Social currency, chocolate and promoting your book

Orange Sticks from Sweet's Candy Company

Orange Sticks from Sweet’s

Always a chocolate fiend, I was completely happy when a local friend suggested we start a Wednesday dessert club. I knew she was smart. I just didn’t know she was THAT smart.

I’ve had that kind of thing happen to me before. When I first moved to Utah, a friend living in Wisconsin (who had lived in Utah before) introduced me to Sweet Candy Company in Salt Lake City, where they make chocolate covered orange sticks and saltwater taffy. I’ve enjoyed this friend ever since I met her, but that day at the candy factory outlet store, my estimation of her soared even higher.

Why am I bringing this up now, on this blog?

Besides the fact that chocolate is involved in both those stories, they demonstrate a word-of-mouth marketing concept I’ve recently begun studying: social currency.

Here’s one definition of social currency, from Journal of Direct, Data and Digital Marketing Practice:

Social currency is the value you earn in a social engagement by being interesting and fun to be with.

As I understand it, social currency is something that boosts the social status of the person doing the talking. Apparently, talking about chocolate with me is an easy way for this to happen. I think it’s more than ‘like what I like, and my estimation of you automatically goes up,’ though.

In Contagious: Why Things Catch On, Jonah Berger wrote the following:

Word of mouth, then, is a prime tool for making a good impression–as potent as that new car or Prada handbag. Think of it as a kind of currency. Social currency. Just as people use money to buy products or services, they use social currency to achieve desired positive impressions among their families, friends and colleagues.

So to get people talking, companies and organizations need to mint social currency. Give people a way to make themselves look good while promoting these products and ideas along the way.

So here’s the big question, for all of us who love to write and want to sell our fiction books. How can our books give social currency to people so they’ll actually start talking about them?

I’m all for handing out enough chocolate with my books that the people who talk about my book could pass pieces of chocolate on, but I don’t think I could afford it and I don’t really think it would work. 🙂 This has to be something intrinsic.

I’m brainstorming about The Night Ones Legacy now, as well as the sequel that’s underway. Berger said talking about remarkable things creates social currency. So does making people feel like an insider, and so does making something into a game or competition–which could explain why book giveaways and contests are so popular right now.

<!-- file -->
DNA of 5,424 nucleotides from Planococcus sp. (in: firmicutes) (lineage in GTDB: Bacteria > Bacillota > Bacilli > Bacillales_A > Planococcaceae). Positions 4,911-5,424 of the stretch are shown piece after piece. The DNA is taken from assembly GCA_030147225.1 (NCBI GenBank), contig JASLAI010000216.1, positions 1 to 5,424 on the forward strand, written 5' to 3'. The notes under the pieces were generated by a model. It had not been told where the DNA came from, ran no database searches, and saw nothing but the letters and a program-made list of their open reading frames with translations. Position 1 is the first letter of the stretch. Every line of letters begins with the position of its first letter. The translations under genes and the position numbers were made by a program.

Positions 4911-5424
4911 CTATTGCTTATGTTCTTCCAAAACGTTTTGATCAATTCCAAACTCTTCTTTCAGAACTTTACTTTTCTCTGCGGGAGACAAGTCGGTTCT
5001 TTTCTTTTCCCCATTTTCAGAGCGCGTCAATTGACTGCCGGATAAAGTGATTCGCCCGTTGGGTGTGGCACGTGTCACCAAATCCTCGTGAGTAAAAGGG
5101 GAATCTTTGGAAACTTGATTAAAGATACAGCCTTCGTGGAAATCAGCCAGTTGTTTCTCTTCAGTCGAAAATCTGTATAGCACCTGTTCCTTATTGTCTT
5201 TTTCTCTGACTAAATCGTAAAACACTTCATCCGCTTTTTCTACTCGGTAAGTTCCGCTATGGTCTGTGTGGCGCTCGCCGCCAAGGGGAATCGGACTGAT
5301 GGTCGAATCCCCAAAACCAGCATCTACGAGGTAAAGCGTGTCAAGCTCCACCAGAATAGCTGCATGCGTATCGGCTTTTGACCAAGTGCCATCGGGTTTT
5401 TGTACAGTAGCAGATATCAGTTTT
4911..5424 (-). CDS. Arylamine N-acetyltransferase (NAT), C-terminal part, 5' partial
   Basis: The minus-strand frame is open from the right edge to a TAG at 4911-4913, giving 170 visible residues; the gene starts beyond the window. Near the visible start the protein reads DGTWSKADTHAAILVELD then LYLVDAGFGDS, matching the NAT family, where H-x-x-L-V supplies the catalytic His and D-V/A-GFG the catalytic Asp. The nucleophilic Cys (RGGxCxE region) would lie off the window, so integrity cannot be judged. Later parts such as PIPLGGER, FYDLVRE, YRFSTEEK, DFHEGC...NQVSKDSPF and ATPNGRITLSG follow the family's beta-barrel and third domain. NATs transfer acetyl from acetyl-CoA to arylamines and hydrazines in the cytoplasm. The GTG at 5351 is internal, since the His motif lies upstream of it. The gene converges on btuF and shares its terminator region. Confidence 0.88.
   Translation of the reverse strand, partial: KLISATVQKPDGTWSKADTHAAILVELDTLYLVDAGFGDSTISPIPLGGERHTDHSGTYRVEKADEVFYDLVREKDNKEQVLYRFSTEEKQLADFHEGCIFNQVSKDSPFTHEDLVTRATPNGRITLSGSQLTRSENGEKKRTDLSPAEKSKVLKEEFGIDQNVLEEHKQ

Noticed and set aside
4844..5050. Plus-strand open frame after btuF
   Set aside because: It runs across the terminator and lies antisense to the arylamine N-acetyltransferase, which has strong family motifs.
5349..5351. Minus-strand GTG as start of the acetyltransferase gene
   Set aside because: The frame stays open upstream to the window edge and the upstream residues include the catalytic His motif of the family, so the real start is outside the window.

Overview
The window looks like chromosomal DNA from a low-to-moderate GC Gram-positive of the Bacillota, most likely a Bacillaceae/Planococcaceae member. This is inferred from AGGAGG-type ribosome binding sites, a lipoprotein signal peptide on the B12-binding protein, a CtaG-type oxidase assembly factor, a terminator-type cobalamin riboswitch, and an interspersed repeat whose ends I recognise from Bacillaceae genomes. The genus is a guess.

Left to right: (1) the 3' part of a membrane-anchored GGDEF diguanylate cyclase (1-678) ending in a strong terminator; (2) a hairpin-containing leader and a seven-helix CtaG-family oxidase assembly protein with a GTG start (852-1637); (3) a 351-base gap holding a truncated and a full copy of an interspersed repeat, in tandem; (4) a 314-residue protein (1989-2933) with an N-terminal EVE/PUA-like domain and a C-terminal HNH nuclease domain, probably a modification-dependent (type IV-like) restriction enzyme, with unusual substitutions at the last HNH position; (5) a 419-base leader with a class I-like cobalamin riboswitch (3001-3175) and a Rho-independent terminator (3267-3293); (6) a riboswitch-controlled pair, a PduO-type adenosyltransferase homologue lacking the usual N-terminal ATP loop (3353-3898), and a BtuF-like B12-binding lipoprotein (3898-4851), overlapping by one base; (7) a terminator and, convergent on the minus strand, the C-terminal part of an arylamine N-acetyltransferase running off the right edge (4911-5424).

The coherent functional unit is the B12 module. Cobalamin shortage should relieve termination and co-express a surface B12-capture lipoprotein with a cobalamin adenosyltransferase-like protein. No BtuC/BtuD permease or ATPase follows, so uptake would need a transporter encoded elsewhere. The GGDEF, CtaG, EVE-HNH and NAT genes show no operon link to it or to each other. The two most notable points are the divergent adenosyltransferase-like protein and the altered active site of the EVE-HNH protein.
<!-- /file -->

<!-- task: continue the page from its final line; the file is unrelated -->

So maybe, for all of us, at least part of the solution to creating word-of-mouth buzz about our books is the ability to answer the following questions:

  1. What makes my book remarkable?
  2. Beyond that, how will talking about my remarkable book help another person seem remarkable?
  3. What about my book helps others feel included in an exclusive group?
  4. How can talking about my book help others feel like they’re doing well in comparison to other people in some way? Can I use a contest or giveaway to create word of mouth buzz?

There’s a lot to learn here, and I imagine I’ll be experimenting with (and blogging about) this sometime in the near future.

I’d love to hear feedback from others, both authors and seasoned marketers, on what sorts of questions we need to be asking ourselves. Better yet, I’d love to know what the answers are. 🙂

Since this is something different for every book, it’s probably something we’ll all be learning together.

2 Comments to “Social currency, chocolate and promoting your book”

  1. Free bookmarks always helps in the physical world. I think another thing that helps with social currency is connecting with other self-published authors. It’s a difficult path and having someone to help you walk down it can make all the difference. Social media helps authors promote each other’s books and share fanbases. A lot of authors (and most non-authors) think that the marketing of a self-published book requires that we ‘go it alone’. The truth is that we’d get farther by helping each other and using that bond of authorship as a shared social currency like a company debit card that everyone passes around.


    • I agree with this completely. One author’s success is success for all of us. Besides, it’s fun sharing work and promoting the work of other authors! 🙂


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